Experience just kinda sneaks up on you
Last Sunday I took my nephew (my usual first mate) and his new girlfriend out in my 1978 Newport 28 for an afternoon sail. It was her first time on a sailboat, ever, and he really wanted to show her a fun afternoon (read nice, peaceful sail).
We headed out of White Rocks Marina in Baltimore, MD into the Patapsco River, and as we were motoring out of the creek I noticed clouds building over Baltimore. As we sailed around a bit, I kept checking the weather radar on my cell phone, and finally decided we'd head back in to see where the weather went.
Back at the dock we had a bite to eat, and watched the storm pass well to the north of us. So we headed back out, and as we're motoring out again I look to the southwest of us and see yet another big dark cloud building. So I checked the weather radar again, and could see that this one would pass to the south, so we figured we'd stay out this time. (Cue "Jaws" theme music.)
As we're sailing around I'm keeping an eye on the weather, and though it was passing to the south of us it seemed to be growing in size -- and sure enough, we started getting some rain drift off it as it went by. No big deal though, it slacked off after about ten minutes and the sun started coming back out. That's when the fun started.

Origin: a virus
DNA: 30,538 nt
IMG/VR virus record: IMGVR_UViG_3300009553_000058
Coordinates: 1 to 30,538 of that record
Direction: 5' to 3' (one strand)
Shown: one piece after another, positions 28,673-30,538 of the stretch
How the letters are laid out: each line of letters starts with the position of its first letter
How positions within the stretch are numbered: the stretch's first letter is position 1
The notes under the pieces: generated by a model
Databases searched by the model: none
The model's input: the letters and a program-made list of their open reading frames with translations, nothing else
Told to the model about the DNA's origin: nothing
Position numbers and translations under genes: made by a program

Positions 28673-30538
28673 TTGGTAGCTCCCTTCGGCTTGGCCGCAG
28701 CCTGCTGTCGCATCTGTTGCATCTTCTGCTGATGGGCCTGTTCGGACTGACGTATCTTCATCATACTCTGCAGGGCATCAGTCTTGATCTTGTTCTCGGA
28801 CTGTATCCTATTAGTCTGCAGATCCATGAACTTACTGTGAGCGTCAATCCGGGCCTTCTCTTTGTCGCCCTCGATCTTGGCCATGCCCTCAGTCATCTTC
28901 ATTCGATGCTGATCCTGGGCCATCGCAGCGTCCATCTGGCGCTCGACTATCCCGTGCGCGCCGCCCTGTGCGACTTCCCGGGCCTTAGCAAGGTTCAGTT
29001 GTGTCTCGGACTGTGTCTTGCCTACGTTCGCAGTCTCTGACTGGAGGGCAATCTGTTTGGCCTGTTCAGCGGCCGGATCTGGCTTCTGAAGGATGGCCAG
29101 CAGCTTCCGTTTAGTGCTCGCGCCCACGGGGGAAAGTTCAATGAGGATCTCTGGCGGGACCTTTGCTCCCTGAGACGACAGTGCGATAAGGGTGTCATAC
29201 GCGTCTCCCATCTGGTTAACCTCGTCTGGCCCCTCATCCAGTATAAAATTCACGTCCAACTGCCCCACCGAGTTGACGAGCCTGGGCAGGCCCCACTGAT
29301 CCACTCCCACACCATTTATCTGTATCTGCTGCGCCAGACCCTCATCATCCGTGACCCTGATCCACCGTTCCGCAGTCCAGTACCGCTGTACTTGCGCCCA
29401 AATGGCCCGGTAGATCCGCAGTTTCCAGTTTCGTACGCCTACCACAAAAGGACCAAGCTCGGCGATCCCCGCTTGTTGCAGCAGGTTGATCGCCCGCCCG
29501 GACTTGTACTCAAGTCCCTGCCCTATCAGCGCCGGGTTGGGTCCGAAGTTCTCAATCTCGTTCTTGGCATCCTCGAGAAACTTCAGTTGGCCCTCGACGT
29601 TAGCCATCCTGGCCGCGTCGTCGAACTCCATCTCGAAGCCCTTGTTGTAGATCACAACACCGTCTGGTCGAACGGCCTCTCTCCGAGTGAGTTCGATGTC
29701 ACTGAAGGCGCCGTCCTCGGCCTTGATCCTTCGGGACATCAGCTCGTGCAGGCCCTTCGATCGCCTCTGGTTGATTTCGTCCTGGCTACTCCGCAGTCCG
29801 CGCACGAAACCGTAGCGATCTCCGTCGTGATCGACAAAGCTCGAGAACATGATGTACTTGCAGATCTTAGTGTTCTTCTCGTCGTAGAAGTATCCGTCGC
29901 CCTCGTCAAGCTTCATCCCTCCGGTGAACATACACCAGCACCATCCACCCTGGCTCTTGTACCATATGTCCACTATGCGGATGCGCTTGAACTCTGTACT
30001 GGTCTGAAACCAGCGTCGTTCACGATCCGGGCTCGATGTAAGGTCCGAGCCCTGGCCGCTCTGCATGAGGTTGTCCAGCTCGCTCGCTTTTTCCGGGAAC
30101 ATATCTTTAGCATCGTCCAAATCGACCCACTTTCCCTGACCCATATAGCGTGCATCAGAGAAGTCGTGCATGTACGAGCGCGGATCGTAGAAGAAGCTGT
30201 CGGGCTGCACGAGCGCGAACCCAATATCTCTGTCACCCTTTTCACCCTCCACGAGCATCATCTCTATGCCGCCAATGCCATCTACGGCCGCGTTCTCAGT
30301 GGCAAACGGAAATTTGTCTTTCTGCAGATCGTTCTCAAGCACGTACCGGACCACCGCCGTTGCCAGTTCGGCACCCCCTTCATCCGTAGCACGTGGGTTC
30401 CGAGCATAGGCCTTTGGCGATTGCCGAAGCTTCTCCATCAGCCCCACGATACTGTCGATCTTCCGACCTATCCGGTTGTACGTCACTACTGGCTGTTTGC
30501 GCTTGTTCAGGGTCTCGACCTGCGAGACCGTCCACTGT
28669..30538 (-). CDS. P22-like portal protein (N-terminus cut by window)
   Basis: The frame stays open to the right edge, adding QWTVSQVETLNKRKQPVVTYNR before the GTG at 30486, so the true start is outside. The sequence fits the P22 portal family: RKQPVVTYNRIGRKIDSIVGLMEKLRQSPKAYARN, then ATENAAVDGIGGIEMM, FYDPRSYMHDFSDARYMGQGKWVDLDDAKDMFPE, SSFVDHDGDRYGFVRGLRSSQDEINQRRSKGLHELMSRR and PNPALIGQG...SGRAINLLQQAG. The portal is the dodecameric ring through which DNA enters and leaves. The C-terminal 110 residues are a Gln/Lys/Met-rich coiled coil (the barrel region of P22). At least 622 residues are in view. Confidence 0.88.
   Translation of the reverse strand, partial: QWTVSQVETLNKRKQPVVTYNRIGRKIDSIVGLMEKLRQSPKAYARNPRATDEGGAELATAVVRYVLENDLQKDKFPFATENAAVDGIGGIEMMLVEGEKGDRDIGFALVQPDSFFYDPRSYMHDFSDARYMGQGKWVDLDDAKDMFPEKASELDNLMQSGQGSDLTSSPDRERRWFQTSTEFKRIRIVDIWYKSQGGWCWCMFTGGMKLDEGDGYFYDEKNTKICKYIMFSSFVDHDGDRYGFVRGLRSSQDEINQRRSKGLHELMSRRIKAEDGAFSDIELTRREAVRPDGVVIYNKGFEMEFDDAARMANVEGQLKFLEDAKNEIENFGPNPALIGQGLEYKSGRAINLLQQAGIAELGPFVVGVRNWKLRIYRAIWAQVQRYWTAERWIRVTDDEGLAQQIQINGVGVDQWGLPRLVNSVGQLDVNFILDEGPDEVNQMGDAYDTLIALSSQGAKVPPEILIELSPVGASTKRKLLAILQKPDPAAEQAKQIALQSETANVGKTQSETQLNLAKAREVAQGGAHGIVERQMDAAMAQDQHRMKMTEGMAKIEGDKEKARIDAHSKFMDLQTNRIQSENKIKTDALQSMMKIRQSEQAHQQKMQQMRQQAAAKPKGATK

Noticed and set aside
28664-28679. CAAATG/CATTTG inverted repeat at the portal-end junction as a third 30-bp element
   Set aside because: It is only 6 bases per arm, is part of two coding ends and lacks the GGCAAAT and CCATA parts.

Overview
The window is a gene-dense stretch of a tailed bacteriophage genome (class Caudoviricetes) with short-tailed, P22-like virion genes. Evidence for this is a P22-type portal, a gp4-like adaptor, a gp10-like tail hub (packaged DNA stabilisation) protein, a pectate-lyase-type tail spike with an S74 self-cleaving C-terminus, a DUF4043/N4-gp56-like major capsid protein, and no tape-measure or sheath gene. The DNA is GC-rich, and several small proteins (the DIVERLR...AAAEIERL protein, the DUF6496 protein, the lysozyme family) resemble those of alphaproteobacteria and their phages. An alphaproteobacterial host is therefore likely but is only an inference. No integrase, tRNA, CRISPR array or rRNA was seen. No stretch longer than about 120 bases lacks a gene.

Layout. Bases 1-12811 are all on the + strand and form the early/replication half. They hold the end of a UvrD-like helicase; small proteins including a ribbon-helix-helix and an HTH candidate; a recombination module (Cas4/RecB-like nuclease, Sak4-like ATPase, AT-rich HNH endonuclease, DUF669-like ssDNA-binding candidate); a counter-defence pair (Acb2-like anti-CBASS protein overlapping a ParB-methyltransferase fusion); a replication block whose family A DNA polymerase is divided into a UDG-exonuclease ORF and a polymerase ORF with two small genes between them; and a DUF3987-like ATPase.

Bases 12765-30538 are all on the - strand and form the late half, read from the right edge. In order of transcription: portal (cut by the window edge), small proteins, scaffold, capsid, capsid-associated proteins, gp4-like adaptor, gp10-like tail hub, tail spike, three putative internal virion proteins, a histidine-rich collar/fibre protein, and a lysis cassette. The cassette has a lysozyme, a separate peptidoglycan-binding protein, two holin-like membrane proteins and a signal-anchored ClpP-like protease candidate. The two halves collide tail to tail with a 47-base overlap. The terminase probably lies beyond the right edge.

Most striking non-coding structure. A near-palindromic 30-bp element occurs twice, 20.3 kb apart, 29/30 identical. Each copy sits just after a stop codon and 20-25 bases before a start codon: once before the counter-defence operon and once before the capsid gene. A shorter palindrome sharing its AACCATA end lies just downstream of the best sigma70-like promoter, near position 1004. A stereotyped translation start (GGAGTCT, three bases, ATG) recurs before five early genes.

We were on a beam reach in SW winds at about 10kts, when suddenly we got slammed by a burst from the NW. I mean, this came with no warning at all -- I figure it must have been some following wind from the storm that just went by, a tail-end microburst or something. When I checked the weather buoy right by the Key Bridge (about two miles from where we were), it recorded winds up to 34 kts.
But the interesting thing was the behavior of my boat. She took the wind right on the port bow, shuddered for a second, then came up into the wind to a close reach and took off like a bat out of hell, sails a-flappin'. My nephew and I trimmed in just a bit to get them under control, but let some spill out to keep her as level as possible, in consideration of our newbie passenger. Then we just rode that rocket for about ten minutes until it all passed.
We had plenty of sea room, being headed approximately for the center of the Key Bridge two miles away, and when it died back to down to about 15 kts or so we tacked around and headed back to the White Rocks. Our passenger said it was a lot of fun!
Afterwards, when I had time to think about it, I realized how far I'd come in the past five years of sailing larger (20+ feet) boats, after growing up with sailing dingys and such. When I first started taking my ASA and USSA certifications I'd have been changing my drawers afterwards if I'd been caught in winds like that. Now it was just a situation to adapt to as quickly as possible, and we turned it into an exhilarating ride. (Just to point out how strong that wind was when it hit, I saw another sailboat larger than mine heel over until I swear I saw her keel come out of the water -- she must have been close to being on her beam ends.)
But what really impressed me was the behavior of my boat, the way she took the hit, then leaned into it and ran like a thoroughbred. I'll have a lot more confidence in her after that performance, no doubt.
Just thought you all would like to hear the story. Take care, everybody!